The Foreign Service Journal, September 2009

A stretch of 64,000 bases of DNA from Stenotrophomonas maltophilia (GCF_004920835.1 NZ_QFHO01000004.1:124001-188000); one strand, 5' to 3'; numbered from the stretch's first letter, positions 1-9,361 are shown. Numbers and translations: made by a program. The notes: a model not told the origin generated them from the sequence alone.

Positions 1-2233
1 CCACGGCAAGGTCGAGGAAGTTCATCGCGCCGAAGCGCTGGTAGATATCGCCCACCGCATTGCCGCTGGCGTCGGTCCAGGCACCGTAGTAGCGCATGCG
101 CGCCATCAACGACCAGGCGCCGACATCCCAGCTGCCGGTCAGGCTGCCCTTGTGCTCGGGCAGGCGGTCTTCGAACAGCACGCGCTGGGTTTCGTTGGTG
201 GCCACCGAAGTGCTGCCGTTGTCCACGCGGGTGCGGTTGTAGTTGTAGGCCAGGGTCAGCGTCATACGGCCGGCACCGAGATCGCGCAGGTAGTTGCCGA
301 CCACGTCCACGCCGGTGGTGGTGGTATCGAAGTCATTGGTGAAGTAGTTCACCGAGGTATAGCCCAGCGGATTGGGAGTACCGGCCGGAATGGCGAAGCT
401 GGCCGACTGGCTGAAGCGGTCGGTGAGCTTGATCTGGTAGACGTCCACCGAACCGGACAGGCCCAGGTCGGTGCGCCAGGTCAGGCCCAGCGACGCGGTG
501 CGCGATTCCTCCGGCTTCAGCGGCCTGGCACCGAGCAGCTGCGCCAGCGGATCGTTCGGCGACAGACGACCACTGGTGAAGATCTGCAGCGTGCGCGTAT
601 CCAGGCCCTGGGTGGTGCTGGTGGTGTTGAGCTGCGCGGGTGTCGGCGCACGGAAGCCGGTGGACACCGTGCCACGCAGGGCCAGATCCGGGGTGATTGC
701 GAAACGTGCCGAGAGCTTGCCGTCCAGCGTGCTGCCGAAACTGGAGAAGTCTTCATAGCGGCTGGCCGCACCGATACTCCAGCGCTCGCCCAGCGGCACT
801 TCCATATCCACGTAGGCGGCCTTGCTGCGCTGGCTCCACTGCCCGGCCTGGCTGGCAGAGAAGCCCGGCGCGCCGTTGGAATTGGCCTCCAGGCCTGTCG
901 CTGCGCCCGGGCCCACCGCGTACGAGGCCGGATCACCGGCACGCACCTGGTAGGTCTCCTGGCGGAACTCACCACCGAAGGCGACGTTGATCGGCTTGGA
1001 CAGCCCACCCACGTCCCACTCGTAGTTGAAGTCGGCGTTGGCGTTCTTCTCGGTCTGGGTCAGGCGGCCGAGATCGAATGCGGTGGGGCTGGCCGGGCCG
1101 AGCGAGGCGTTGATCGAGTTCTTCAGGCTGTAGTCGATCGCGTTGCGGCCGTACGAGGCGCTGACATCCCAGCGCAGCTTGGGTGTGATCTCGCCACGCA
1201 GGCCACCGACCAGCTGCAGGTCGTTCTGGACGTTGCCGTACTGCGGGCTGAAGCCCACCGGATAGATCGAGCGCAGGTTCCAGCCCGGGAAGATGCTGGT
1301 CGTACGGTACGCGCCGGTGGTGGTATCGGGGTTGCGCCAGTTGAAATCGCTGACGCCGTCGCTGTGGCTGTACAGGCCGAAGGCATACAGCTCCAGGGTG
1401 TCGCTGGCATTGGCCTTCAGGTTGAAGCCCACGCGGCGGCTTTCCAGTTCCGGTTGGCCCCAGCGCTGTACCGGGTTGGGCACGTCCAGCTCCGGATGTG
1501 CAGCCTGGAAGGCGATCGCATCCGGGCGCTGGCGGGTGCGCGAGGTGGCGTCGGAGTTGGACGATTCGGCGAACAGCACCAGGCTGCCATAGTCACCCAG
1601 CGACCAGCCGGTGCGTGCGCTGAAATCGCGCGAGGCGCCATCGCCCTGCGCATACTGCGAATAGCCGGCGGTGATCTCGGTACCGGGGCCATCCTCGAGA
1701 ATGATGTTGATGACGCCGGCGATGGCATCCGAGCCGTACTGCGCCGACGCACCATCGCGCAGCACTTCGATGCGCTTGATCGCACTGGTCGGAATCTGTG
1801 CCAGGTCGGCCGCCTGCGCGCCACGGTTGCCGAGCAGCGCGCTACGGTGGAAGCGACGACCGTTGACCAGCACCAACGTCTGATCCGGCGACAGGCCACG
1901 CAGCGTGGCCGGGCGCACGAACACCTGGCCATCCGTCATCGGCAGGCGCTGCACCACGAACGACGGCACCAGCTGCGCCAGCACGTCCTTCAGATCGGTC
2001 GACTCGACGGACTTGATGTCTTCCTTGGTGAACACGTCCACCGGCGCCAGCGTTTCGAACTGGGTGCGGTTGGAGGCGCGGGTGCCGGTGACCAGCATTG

T his column should probably be about all the exciting new things we will do this year, but we are still pretty much where we have been over the last six months — stuck in a budget crisis. Here’s the bad news: The House actually cut the president’s request for our Fiscal Year 2010 budget by about $5 million. The good news, however, is that the Senate was more gener- ous and allocated $6 million over the president’s request. As of this writing, we are awaiting the decision of the conference committee scheduled for Septem- ber. If we can somehow manage to persuade the House of the wisdom of the Senate’s judgment and not end up with the usual split baby, we may have a lit- tle extra money to hobble through the coming fiscal year. At least there is more hope for FY 2011, if we can just hold on. However, a more interesting question has recently been circulating unoffi- cially in the rumor and policy mills: “Will there be some movement to bring the Commercial Service back into the State Department?” How would we feel about it? It seems that our priorities and the larger role we play might receive more resources and attention if we were back in the main foreign policy fold, rather than lost in the belly of the $7 billion Commerce Department behemoth. The two biggest concerns for officers would be the adjustment between the “can do” business culture of the FCS and the think-tank/cable-ridden culture of State, and the prioritization of commercial issues within that culture. This is a problem that deserves close examination. After all, it was because commercial issues did not get proper attention that FCS was moved out in the first place. Still, I heard someone say this week that the State Department is cur- rently in such flux between new priorities, war-zone staffing and the biggest influx of officers ever, that the culture is “up for grabs.” Maybe that means there is a chance for something really new and interesting: a truly integrated foreign operations establishment. Isn’t this the time of “Yes, we can”? Speaking of rumors, probably you already know that the latest AFSA Gov- erning Board elections may have been the most contentious ever. Fortunately I’ve been largely above the fray because of the dubious distinction of having run completely unopposed. It is therefore doubly ironic that I received the highest percentage of votes among the VP constituencies. Thank you for supporting me. I believe there is a strong will on both sides to have an active and produc- tive board. This may well be one of the good direct benefits of the controver- sial nature of the election. I am pleased and impressed with new Governing Board President Susan Johnson’s attention, activity and determination to give all agencies equal voice in AFSA issues. We have already met with her several times and briefed her fully on our issues; and she has already taken action to help us with lobbying on the Hill. We also met at length with Daniel Hirsch, the new AFSA State vice president, and he has expressed his strong commitment to the priorities of the smaller agencies. He also has laid out a number of good ideas for im- proving the openness and transparency of the organization. These meetings have left me with the feeling that the combination of these two slates may, in the end, be the best thing for AFSA. Who knows? Maybe there really is change in the air. ❏ V.P. VOICE: FCS ■ BY KEITH CURTIS Looking Forward 60 F O R E I G N S E R V I C E J O U R N A L / S E P T E M B E R 2 0 0 9 A F S A N E W S Historic Consulates in Ireland Embassy Dublin is seeking information on former consulates in Ireland, located in towns such as Cobh and Foynes, for a project commemorating the U.S. presence in Ireland. If you have any information on these consulates, or know of someone who does, please send an e-mail to Asgeir Sigfusson at . AFSA and Ambassadorial Statistics AFSA has kept a close eye on ambas- sadorial appointments for a number of years. With a new administration taking the reins inWashington, we have up- dated our statistics on these appoint- ments, which you may find at That page includes a link to our running tally, which is updated on the first day of each month. Please send nomination news to Marketing and Outreach Manager Asgeir Sigfusson at . TRANSITION CENTER SCHEDULE OF COURSES FOR SEPTEMBER 2009 Sept. 9 MQ704 Targeting the Job Market Sept. 11 MQ950 High Stress Assignment Out-Brief Sept. 12 MQ116 Protocol Sept. 19 MQ115 Explaining America Sept. MQ104 Regulations, Allowances 24-25 and Finances in FS Context Sept. 26 MQ302 Transition to Washington for Foreign-Born Spouses Sept. 30 MQ803 Realities of Foreign Service Life To register or for further information, please e-mail the FSI Transition Center at ❏ Briefs • Continued from page 58